EDITOR’S NOTE: Hate to break it to the author, but your favorite show got cancelled after just five episodes.
I rarely recommend television shows to people, especially network ones. Why? Because everyone is a critic. The moment you recommend something that you really like to someone but that person hates it, your credibility as a recommender goes straight out the window. I recommended “House of Cards” before the show actually blew up, and everyone said it was awful. Some of their responses? “It’s so sloooow,” and, “Is that, like, the only persona Kevin Spacey knows how to do?” and, “It’s like ‘American Beauty,’ except he’s a politician and not sucking face with Chris Cooper.” Yap, yap, yap. Now, if there’s a show I like, I keep my damn mouth shut. However, we’re desperate people here, open to anything. Hesitantly, I’d like to give you five good reasons why you should watch “Friends With Better Lives.”
1. The Cast Isn’t Star-Studded, And People We Either Love It Or Hate It
“They kind of look like my friends, if my friends were models and not alcoholics.”
Let’s run through the list: James Van Der Beek (Dr. Joe Briggs in the hoouuuuse), Zoe Lister-Jones (double swoon, I’m a sucker for that stare-down semi-slutface), motherfucking E from “Entourage” (who I hate only second to Mr. Mosby–they’re both on my list of Biggest Male Pushovers Ever), Majandra Delfino (Any other State of Georgia fans here?), and Rick Donald (cookie-cutter pretty boy dimwit). Last but not least, there’s Brooklyn Decker. Nope, didn’t stutter there. Which brings me to…
2. Brooklyn Decker
“That’s How I Beat Shaq” played in my head when I found that picture.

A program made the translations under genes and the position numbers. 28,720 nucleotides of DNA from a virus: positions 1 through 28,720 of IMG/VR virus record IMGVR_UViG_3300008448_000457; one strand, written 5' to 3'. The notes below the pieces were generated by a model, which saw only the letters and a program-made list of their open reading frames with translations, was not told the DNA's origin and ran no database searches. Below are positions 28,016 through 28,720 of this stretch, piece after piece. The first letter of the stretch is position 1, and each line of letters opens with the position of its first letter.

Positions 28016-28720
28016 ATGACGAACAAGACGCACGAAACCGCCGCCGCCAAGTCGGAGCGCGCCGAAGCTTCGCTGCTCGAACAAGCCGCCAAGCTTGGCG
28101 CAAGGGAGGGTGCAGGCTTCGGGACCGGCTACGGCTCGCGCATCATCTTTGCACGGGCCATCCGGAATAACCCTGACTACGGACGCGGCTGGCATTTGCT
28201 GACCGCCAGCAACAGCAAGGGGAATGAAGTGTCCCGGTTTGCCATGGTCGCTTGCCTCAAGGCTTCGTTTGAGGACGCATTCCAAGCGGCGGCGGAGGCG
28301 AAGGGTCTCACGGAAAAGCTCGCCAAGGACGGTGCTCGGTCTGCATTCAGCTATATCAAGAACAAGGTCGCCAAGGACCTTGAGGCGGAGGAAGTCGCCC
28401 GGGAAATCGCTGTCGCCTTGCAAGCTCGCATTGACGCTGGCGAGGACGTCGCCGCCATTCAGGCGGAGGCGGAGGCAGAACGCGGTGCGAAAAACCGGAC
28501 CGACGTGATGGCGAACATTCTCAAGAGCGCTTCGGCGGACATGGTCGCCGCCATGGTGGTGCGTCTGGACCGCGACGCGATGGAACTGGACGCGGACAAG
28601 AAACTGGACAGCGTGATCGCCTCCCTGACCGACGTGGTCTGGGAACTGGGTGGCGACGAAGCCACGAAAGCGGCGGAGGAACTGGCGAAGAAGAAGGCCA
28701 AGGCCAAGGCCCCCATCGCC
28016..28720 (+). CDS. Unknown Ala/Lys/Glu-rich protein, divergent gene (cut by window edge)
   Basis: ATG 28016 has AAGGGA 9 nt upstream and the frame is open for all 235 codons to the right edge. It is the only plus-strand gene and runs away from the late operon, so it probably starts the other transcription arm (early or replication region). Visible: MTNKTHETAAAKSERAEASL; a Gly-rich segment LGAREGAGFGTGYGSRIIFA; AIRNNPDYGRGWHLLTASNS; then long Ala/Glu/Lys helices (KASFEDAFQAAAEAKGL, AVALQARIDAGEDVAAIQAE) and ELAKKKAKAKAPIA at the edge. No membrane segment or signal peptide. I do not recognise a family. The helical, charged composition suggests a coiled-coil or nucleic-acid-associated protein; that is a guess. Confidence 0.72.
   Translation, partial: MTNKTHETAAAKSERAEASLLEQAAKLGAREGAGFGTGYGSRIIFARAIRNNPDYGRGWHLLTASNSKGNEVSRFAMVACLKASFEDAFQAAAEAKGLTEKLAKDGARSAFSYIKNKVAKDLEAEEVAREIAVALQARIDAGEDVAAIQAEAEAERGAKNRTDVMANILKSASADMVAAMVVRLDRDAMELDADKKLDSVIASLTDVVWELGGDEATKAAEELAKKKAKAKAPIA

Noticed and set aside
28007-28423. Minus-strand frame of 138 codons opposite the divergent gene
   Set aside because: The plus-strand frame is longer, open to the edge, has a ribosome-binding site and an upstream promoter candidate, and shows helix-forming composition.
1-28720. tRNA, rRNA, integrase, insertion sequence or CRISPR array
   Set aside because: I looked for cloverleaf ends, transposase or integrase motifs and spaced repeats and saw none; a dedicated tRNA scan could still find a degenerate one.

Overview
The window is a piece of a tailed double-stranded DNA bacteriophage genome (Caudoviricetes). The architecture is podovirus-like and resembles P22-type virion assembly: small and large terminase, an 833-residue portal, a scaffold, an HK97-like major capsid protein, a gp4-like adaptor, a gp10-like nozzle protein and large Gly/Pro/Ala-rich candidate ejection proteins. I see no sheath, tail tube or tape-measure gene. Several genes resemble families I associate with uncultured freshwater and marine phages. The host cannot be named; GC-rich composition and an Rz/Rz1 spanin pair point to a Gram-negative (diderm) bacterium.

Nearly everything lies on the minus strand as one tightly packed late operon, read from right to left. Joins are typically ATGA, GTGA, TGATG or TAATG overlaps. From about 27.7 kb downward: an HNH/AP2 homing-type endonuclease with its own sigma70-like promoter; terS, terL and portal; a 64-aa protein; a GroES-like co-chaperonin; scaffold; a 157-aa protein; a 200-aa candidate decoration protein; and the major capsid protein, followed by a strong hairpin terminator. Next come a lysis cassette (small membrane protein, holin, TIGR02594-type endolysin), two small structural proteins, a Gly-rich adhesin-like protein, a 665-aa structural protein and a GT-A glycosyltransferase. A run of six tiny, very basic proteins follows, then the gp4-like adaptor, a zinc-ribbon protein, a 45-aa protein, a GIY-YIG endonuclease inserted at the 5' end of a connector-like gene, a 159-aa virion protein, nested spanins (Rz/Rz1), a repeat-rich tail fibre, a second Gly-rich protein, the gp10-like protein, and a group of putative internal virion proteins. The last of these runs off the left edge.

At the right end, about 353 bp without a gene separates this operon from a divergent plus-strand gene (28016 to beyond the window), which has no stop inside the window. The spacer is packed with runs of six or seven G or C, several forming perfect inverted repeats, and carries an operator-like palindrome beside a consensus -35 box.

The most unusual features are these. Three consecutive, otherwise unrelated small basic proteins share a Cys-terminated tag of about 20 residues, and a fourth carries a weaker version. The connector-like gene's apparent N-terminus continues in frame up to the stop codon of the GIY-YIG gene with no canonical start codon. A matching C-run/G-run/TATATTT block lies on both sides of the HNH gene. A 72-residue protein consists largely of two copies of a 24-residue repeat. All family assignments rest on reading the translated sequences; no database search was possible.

Two things come to mind when I think about Brooklyn Decker. First, are those real? Second, why would a Sports Illustrated swim model do a sitcom? But really, why does it even matter? Yes, Decker is probably put way too high on a pedestal (lesbihonest, even the ladies can agree) but you would also think that she would stick out like a sore thumb in a primetime show. Weirdly enough, she’s just a typical, blonde character on the show who follows that dipshit Lowell around all day. She’s not even a bad actress, but I’m sure she wasn’t hired for her persona.
3. It’s Surprisingly Crude…And I Do Crude
Do you like poop jokes? Do you like salty innuendos that would stop and make you say, “Hmm, I didn’t think they could imply that on a network show?” Well, folks, this show is chalk full of it. It’s even better when it’s getting dished to Kevin Connolly. I guess he just didn’t get enough from Drama and Turtle.
4. Zoe Lister-Jones Is The Ideal Female Friend
“She’s the kind of chick who’s going to watch Round 2 immediately after Round 1…no water break.”
Let’s be honest–Zoe is a hard six. She can’t help it, but for some reason, in this show, she is hot, hot, hot. She’s also probably the coolest single girl in the world. She is a textbook coldhearted bitch, she drinks like a fish, and everything she says is either sarcastic or filled with contempt. She’s that happy medium between crazy and fantastic. I fell for her in the pilot, and she’ll probably be the reason I still watch if this show bombs in the coming episodes. Kind of like Khalessi with “Game Of Thrones.”
5. This Is Your Life–Admit It
“Wait…who’s the pregnant one?”
If you take anything from what I’m saying, this show exemplifies what postgrad life is. Yes, it’s set a few more years down the road when we’re 30-somethings, but the characters are everything you expect. Check the roster: a sadistic, single girl, a divorced yet successful guy, a pushover husband, a pregnant friend and wife of said pushover, that closet hottie who you’ve always wanted but she just dates shitty people, and the shitty guy that the previously metioned girl dates. Throw in the occasional random friends, the coworker encounters, and the pitfalls of life. It doesn’t really matter who you relate to in the show–it’s the idea that yes, this is coming. Your future may potentially be a partially-scripted sitcom, or at least very relatable to it. Enjoy it, because we all know life doesn’t get easier until retirement, and that’s a healthy 60 years away at this rate.